Service authority refuses to help fund study of dam extension


By Sean Tubbs
Charlottesville Tomorrow
Friday, January 22, 2010

The Albemarle County Service Authority will not help pay for the Charlottesville City Council’s plan to study raising the Lower Ragged Mountain Dam by 13 feet, the authority’s Board of Directors announced Thursday.

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20100121-Hilton Marvin Hilton
New board member Marvin Hilton (Samuel Miller) said it was an unwise idea to build on top of a dam that is already 100 years old.

“If you’re talking about 50 years to a hundred years hence, it would seem a little off the deep edge to consider a 13-foot raising right now,” Hilton said. He added that the community ought to pursue one water plan, rather than considering multiple options.

The City Council on Tuesday decided to get an independent cost estimate for expanding the existing dam, built around 1908, by 13 feet as part of an alternative water supply option. That plan would also involve increased conservation and dredging the South Fork Rivanna Reservoir to restore its original capacity.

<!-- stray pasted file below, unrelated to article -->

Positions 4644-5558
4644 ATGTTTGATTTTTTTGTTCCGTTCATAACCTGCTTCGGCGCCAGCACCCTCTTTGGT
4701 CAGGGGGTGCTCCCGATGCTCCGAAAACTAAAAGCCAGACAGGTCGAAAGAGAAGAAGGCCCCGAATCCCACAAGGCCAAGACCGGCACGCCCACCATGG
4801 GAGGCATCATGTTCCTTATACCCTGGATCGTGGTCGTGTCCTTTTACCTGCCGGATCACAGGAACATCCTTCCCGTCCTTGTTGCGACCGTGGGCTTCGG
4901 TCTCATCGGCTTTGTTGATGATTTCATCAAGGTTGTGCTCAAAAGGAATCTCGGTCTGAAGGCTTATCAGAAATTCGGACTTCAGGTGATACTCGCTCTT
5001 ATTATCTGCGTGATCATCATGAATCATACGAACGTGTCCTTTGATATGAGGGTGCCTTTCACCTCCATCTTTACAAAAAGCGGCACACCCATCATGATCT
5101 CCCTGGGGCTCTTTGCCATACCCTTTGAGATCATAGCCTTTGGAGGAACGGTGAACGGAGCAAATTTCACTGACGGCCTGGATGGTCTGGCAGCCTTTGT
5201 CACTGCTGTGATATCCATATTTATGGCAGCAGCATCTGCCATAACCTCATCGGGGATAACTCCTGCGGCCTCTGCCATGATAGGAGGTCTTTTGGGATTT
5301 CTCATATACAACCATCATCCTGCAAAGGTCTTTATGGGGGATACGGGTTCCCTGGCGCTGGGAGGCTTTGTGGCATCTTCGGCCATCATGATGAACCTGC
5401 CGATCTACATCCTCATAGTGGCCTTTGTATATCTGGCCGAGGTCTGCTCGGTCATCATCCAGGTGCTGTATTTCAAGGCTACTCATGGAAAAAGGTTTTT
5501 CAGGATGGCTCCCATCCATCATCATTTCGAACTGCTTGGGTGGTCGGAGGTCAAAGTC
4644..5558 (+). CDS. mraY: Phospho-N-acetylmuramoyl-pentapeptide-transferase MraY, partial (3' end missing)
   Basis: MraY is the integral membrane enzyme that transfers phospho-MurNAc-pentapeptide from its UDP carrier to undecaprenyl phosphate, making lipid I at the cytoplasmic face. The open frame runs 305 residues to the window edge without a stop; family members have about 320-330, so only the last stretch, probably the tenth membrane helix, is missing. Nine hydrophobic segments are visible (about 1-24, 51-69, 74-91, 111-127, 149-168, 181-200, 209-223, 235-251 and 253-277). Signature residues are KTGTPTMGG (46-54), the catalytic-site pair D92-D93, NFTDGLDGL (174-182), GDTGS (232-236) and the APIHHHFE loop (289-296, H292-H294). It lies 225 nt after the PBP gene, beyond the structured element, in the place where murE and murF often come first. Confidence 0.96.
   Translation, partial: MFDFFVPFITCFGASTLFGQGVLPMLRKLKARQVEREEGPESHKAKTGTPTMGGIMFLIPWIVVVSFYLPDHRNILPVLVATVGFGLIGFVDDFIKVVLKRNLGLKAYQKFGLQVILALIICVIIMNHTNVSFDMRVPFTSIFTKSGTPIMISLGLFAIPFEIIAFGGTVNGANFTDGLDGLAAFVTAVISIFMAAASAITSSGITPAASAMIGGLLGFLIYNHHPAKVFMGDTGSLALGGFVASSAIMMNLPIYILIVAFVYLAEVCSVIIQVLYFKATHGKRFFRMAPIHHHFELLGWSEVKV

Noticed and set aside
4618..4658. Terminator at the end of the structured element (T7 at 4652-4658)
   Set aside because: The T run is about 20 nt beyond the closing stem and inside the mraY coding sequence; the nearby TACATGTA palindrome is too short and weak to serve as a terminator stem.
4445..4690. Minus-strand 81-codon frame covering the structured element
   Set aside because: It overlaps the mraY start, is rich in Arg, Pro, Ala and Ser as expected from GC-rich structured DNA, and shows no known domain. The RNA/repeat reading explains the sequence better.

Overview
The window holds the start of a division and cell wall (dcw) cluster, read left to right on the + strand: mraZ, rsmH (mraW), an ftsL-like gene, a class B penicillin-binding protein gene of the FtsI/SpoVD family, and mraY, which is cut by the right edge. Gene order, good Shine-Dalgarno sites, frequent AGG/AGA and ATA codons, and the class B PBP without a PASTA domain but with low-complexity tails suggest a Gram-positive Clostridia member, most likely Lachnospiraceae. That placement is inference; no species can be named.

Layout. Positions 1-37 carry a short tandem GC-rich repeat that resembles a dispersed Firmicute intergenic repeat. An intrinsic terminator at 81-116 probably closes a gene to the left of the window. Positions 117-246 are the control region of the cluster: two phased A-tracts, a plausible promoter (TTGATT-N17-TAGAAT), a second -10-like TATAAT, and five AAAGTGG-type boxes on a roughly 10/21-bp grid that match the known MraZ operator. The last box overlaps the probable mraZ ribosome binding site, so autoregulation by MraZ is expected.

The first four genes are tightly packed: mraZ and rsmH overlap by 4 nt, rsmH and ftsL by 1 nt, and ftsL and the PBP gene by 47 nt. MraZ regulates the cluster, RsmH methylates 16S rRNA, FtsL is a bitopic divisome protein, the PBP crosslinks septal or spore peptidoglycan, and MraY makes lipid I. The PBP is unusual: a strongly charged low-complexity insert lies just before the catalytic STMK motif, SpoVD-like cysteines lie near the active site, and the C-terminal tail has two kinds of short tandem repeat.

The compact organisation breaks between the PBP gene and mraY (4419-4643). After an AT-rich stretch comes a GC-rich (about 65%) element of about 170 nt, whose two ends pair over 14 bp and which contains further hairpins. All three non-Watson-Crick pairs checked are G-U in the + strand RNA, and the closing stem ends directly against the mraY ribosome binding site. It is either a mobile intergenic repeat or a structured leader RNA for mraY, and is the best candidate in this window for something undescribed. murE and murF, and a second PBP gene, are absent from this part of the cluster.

Some councilors had asked whether the service authority would be interested in helping fund such a study. Authority Executive Director Gary W. Fern had previously indicated that the board would not pay for any portion of the study.

During the authority’s meeting Thursday, Fern sought input from his board.
Member Jim Colbaugh said if the feasibility study under way indicates that dredging should be pursued, then perhaps the authority might consider the extension of the existing dam.

“I think it’s appropriate not to pursue right now with the 13-foot dam study, but I don’t think we should pound on the table and say absolutely never ever,” Colbaugh said.